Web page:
Our son was diagnosed at 5 years with SM. He saw a psychologist for about 6 months, but made no progress. She then referred him to a psychiatrist (Zoloft) and we had some limited progress (few words after school to teacher, spoke to his best friend). He went off meds due to side effects. Today, he is a happy, straight A student, plays on basketball, baseball, and soccer teams. Loves to play with his buddies, but he does this all without talking! He thinks it is perfectly normal and acceptable not to use speech to communicate because he does perfectly well without it. Any time we use the “talk” word, he becomes extremely upset.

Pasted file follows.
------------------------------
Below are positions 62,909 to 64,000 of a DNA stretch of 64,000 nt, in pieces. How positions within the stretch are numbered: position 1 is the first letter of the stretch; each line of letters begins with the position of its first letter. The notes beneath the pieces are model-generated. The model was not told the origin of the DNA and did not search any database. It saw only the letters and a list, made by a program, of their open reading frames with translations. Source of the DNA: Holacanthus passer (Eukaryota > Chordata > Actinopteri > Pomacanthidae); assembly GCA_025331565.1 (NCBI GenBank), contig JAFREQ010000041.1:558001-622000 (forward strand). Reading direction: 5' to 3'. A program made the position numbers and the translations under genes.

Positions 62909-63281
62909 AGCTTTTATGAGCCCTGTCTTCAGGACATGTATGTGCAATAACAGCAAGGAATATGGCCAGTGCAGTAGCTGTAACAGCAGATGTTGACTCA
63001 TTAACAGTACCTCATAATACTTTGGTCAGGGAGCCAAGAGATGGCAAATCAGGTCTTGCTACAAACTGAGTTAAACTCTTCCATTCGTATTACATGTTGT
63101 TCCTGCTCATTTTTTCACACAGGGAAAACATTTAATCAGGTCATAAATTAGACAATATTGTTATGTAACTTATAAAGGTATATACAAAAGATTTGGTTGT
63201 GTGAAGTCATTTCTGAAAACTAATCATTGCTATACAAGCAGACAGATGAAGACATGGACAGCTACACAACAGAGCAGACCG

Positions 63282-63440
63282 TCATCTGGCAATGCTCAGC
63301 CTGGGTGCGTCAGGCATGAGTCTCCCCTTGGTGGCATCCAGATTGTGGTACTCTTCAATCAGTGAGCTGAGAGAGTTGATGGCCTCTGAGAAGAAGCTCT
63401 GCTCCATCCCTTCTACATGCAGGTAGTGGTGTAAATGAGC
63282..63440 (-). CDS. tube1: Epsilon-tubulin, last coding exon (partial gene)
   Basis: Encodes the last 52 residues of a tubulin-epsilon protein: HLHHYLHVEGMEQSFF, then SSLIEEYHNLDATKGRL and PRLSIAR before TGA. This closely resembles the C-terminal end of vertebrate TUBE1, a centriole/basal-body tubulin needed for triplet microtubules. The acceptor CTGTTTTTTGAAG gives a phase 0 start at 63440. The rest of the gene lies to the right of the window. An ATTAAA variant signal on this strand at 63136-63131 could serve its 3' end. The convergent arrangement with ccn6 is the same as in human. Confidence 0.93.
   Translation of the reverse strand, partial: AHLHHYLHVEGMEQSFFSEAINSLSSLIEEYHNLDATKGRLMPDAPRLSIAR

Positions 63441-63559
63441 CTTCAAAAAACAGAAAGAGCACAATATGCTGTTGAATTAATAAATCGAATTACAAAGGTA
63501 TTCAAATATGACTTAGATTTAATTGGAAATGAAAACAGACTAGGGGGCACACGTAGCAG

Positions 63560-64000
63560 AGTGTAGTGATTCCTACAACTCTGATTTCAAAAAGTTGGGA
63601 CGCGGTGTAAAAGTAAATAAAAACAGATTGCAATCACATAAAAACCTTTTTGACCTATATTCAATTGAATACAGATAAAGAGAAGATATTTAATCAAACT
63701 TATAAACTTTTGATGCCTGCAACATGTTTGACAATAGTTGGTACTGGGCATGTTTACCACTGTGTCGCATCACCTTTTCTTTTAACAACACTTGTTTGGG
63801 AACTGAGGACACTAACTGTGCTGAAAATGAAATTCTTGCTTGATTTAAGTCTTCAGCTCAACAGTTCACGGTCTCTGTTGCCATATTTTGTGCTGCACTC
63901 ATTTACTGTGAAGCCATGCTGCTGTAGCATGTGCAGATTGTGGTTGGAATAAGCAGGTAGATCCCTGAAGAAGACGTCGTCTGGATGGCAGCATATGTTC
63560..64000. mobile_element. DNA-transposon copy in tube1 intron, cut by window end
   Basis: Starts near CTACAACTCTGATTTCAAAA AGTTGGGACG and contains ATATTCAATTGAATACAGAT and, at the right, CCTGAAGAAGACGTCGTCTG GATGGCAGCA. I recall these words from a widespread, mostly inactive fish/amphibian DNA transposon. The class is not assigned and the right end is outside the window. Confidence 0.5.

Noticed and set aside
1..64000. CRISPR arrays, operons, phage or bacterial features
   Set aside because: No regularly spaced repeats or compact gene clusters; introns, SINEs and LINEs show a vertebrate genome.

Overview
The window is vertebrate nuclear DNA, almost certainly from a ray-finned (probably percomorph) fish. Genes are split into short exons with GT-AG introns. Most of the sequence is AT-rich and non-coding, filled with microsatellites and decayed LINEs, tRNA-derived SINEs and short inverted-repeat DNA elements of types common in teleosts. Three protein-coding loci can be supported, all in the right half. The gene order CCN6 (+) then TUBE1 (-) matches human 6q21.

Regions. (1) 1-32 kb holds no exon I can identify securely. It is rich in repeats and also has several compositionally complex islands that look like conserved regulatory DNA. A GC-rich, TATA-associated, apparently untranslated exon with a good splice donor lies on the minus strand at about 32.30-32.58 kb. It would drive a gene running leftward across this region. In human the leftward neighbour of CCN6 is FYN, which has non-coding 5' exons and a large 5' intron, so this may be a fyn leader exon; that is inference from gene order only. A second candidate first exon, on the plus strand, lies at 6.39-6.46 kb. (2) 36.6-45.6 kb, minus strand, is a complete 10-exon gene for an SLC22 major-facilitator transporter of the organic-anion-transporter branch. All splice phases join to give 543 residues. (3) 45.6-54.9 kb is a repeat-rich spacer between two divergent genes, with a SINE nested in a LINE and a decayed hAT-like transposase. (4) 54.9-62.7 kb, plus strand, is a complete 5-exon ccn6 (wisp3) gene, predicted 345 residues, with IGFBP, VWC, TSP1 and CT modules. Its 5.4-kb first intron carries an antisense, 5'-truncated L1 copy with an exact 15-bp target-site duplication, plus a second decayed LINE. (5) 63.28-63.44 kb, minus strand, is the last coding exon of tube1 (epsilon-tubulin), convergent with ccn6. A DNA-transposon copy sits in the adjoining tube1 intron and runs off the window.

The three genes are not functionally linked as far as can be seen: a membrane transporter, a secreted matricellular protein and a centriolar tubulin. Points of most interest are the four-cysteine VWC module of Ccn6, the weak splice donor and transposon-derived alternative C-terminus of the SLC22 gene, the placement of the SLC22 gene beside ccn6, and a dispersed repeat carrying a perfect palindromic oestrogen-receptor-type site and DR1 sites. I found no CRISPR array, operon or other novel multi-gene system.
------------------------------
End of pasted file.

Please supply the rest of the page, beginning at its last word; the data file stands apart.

Thank you for emailing us. I’m sorry to hear that your son is struggling with SM, but I’m happy he’s doing so well otherwise. Did your doctor try any other meds besides Zoloft? Prozac is often helpful for kids with SM. I’m also wondering if the psychologist specialized in treating childhood anxiety disorders. A therapist who does can often help an SM child make progress in small steps.

I would also stay away from talking about talking. Instead, focus on helping him communicate. If you can figure out where he is, communicatively, you can develop strategies to help him progress in the tiniest of steps. If he can’t order when in a restaurant, for example, have him point to what he wants or whisper it to you. It’s important to get him involved instead of just answering for him, but you have to get him involved where he’s comfortable and move gradually to the next step.

Dr. Lynn Lunceford, Clinical Psychologist